by Becky Mackintosh
A flood of questions raced through my head as I read my son’s words, “I’m gay”. What did I do wrong? What could I have done differently? Who did this to him? How can I fix him? What will others think?
That very first night as I sat with my son on the couch and listened, really listened, trying to make sense of what I was hearing, I felt his pain, his sorrow and his hope for a better tomorrow. I told him I loved him and that my love would never change. I shared what I thought were words of comfort and hope, not realizing they were really daggers in my son’s heart. They were things he already knew – he’d heard them a hundred times growing up – this night he needed me to listen and to love him the same as I did yesterday.
I wish I could say it was easy and natural for me to just listen and love, but it took awhile to figure those two things out. I thought I was listening and I thought I was loving, but as time went on I learned I could do better, much better. I am grateful for my patient son. He cried a lot and I didn’t know why. I was telling him I loved him, so why the tears?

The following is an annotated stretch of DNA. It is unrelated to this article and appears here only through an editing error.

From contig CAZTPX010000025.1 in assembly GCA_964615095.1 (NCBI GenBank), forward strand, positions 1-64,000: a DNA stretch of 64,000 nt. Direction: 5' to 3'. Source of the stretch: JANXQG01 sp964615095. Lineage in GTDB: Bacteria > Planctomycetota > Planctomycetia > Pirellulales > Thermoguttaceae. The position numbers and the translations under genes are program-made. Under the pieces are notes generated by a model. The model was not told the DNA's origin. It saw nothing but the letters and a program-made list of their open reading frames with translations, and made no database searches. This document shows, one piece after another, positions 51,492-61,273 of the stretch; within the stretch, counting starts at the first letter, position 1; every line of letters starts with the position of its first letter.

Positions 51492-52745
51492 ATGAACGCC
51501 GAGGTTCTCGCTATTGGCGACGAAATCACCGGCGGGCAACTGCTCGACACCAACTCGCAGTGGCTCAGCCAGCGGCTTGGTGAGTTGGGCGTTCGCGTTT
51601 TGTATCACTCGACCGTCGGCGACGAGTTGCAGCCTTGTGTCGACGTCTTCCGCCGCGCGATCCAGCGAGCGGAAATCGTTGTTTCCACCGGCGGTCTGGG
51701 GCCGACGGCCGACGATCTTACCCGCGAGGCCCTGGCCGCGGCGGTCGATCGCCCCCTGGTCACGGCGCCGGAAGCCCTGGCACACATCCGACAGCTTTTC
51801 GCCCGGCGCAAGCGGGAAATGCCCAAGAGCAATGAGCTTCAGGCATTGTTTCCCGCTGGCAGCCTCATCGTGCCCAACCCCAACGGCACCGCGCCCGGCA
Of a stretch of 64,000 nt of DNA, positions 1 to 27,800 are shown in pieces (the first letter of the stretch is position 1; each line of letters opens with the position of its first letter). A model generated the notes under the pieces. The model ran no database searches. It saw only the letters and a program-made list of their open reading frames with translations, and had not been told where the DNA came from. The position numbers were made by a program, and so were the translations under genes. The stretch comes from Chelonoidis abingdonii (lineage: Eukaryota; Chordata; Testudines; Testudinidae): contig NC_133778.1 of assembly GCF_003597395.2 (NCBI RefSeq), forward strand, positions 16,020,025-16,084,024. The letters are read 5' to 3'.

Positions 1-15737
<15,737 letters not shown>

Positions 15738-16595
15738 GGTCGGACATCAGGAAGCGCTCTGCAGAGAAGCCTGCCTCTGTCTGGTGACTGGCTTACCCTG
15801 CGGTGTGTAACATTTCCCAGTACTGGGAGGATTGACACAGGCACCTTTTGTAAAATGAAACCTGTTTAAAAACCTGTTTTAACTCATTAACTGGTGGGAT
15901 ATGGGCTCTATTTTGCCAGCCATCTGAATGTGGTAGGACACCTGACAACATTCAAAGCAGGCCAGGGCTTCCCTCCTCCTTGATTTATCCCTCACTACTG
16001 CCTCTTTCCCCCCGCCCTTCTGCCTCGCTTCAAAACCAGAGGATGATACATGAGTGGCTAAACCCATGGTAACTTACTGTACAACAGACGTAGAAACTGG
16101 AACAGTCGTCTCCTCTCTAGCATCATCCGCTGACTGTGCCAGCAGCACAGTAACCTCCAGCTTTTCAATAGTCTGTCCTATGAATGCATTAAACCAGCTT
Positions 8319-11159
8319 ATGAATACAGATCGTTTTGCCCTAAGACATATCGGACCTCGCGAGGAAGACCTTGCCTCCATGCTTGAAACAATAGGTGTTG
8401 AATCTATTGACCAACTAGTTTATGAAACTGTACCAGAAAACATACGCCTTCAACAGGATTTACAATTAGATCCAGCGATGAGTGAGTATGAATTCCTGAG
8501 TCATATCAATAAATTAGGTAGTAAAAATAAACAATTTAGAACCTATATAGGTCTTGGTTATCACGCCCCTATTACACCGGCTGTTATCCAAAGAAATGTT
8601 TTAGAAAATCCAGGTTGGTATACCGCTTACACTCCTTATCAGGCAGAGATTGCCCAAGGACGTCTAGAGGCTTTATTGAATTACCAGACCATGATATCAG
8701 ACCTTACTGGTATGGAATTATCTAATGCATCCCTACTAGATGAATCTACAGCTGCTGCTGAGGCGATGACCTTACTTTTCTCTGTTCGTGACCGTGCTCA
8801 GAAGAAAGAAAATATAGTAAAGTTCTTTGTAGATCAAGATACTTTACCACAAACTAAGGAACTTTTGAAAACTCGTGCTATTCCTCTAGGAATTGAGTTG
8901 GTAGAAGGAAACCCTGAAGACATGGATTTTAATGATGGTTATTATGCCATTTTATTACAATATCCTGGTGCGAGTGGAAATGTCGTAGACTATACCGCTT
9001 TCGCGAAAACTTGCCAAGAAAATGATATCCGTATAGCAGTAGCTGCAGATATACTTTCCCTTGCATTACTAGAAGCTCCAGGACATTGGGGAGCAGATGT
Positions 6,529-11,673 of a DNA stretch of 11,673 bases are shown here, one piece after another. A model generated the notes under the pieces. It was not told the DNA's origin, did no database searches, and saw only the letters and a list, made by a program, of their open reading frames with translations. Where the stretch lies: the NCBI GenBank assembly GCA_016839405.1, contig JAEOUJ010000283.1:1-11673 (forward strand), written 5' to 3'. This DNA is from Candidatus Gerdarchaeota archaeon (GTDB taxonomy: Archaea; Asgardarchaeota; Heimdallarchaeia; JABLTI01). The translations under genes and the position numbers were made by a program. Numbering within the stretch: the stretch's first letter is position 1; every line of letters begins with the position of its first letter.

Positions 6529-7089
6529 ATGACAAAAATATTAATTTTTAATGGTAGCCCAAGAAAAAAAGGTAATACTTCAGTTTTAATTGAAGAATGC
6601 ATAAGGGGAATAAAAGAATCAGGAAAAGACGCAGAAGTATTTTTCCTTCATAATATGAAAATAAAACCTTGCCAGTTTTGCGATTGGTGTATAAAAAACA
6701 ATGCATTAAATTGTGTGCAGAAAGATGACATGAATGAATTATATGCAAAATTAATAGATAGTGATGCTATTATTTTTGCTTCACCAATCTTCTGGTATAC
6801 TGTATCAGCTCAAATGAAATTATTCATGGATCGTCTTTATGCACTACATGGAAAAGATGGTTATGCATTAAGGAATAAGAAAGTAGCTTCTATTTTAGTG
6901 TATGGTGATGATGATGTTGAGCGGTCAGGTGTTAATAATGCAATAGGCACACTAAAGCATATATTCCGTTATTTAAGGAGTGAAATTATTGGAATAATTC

Recently, I came across an email that I sent my son early on in our journey, it was filled with scriptures and quotes from church leaders that I was certain would bring him comfort and help him get back on track. This time I read the words with new eyes and a new perspective.
Now, I understood his tears.
I was focused on fixing my son verses loving him. When I changed my focus to loving him, REALLY loving him, mingled with lots of listening, REALLY listening, things changed. Our relationship improved. The tears stopped.
What I learned from my son…
As I reflect back on my journey the last four years, I can see the many things God taught me through my son. He answered my prayers the only way a loving Heavenly Father could do. As I turned to Him for understanding, guidance and answers, He gave me more to learn and more reasons to lean on him and to trust him. He stretched my faith in ways I never thought possible or thought I needed. He taught me what it really means to have compassion, empathy, charity and love unfeigned. He taught me that if I focused on the positive and approached difficult situations – every situation – from a place of love I would see beauty and wonder instead of disaster.
Love is the answer – love is also the question.
No one is perfect, but we can be perfect at trying to be perfectly kind, perfectly loving – and always responding from a place of love. As I have opened my heart and arms wider than I ever thought possible – my heart has grown a hundred fold.
Love – is – a – choice. It is the choice.